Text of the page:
Meanwhile, sovereign wealth funds, such as the Government of Singapore Investment Corporation and the Kuwait Investment Authority, took significant stakes in US banks, including Citi and Merrill Lynch, in the first quarter of 2008 and are likely to make additional investments.

The number of sovereign wealth funds has surged, as Asian nations and oil exporters in the Middle East seek higher returns on their massive currency reserves by taking stakes in companies. The funds have assets of about $3 trillion, and Morgan Stanley forecasts that their holdings may quadruple by 2015.They more than doubled their global M&A spending last year with acquisitions of companies and minority stakes of more than $60 billion.

Sovereign wealth funds could take up some of the slack in the market caused by the slowdown in the private equity industry. They take a longer-term view of investing and are not affected by changes in the credit cycle. These funds accounted for more than one-third of global M&A in 2007.

Hedge Funds Are Targets

Hedge funds have increasingly become takeover targets. Sales of alternative investment firms, the majority of which were hedge funds, accounted for a record 40% of deals in the global investment management business in the first four months of this year, according to Jefferies Putnam Lovell, a division of New York-based investment bank Jefferies.

"We expect record demand for alternative asset managers to continue throughout 2008, motivated by buyers' search for absolute returns and innovative products in challenging capital markets," says Aaron Dorr, managing director at Jefferies Putnam Lovell. …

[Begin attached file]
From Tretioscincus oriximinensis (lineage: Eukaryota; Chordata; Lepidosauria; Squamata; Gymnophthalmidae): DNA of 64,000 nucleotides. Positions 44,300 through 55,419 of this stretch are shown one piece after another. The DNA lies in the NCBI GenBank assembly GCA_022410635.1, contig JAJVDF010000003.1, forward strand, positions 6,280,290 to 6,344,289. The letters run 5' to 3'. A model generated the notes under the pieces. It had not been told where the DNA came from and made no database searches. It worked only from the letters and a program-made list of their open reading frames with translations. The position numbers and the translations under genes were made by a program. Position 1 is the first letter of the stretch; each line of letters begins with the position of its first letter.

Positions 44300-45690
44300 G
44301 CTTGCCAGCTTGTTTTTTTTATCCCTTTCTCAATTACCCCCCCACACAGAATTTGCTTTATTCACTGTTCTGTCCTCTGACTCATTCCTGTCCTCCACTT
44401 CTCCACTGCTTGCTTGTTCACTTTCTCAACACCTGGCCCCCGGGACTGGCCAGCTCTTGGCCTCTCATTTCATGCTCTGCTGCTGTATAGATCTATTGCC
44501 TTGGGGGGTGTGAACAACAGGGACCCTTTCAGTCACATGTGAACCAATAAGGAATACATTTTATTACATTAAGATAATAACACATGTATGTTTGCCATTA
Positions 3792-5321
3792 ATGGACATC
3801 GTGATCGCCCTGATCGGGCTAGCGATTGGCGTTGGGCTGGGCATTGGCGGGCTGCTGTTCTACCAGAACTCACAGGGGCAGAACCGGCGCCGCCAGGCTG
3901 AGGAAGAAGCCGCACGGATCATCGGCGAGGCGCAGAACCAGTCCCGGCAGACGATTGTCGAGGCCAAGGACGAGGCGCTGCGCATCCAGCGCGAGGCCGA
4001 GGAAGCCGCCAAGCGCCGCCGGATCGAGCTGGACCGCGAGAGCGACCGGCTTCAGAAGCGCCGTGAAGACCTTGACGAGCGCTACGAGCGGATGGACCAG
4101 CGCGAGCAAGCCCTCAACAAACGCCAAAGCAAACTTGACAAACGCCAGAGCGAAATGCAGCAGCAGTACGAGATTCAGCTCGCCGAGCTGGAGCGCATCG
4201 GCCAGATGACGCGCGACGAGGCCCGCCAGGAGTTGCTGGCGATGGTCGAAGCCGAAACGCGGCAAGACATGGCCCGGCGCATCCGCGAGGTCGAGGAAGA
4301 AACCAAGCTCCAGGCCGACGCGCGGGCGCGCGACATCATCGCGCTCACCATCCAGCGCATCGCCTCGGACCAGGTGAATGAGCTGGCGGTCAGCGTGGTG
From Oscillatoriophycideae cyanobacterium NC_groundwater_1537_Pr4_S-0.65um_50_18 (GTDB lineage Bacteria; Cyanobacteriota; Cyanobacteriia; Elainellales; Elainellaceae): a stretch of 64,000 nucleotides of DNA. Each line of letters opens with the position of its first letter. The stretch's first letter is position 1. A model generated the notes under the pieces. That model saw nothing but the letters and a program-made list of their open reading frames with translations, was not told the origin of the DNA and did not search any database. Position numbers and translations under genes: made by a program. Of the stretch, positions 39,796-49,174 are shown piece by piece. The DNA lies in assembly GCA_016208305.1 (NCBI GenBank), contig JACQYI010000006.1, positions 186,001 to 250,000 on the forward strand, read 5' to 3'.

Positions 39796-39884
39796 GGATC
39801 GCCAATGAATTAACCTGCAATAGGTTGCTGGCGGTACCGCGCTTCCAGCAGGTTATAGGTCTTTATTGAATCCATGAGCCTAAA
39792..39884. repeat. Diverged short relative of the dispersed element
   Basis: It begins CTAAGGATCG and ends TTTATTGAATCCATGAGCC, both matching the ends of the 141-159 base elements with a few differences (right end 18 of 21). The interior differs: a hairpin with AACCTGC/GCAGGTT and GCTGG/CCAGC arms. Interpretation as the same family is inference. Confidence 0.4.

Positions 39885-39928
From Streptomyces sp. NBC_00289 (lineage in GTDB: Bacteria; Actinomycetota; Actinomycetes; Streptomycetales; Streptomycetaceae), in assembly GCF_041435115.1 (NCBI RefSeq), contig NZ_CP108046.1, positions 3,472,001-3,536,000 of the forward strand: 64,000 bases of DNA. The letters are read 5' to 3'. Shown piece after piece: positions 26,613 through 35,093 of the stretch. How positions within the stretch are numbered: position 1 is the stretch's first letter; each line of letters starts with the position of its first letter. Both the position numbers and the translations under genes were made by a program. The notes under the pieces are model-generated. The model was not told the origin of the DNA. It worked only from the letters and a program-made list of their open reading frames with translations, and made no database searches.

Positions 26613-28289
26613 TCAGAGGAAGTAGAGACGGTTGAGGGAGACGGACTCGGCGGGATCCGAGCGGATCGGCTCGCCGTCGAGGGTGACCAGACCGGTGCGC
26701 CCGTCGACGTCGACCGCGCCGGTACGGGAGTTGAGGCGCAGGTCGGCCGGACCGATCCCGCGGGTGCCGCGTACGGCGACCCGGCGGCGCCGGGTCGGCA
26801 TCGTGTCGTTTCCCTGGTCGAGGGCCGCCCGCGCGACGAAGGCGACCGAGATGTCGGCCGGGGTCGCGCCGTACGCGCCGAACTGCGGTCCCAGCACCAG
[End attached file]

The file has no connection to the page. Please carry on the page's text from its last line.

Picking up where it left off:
The rest of this article is only available to active members of Questia

Already a member? Log in now.

Notes for this article

Add a new note
If you are trying to select text to create highlights or citations, remember that you must now click or tap on the first word, and then click or tap on the last word.
One moment ...
Default project is now your active project.
Project items
Notes
Cite this article

Cited article

Style
Citations are available only to our active members.
Buy instant access to cite pages or passages in MLA 8, MLA 7, APA and Chicago citation styles.

(Einhorn, 1992, p. 25)

(Einhorn 25)

(Einhorn 25)

1. Lois J. Einhorn, Abraham Lincoln, the Orator: Penetrating the Lincoln Legend (Westport, CT: Greenwood Press, 1992), 25, http://www.questia.com/read/27419298.

Note: primary sources have slightly different requirements for citation. Please see these guidelines for more information.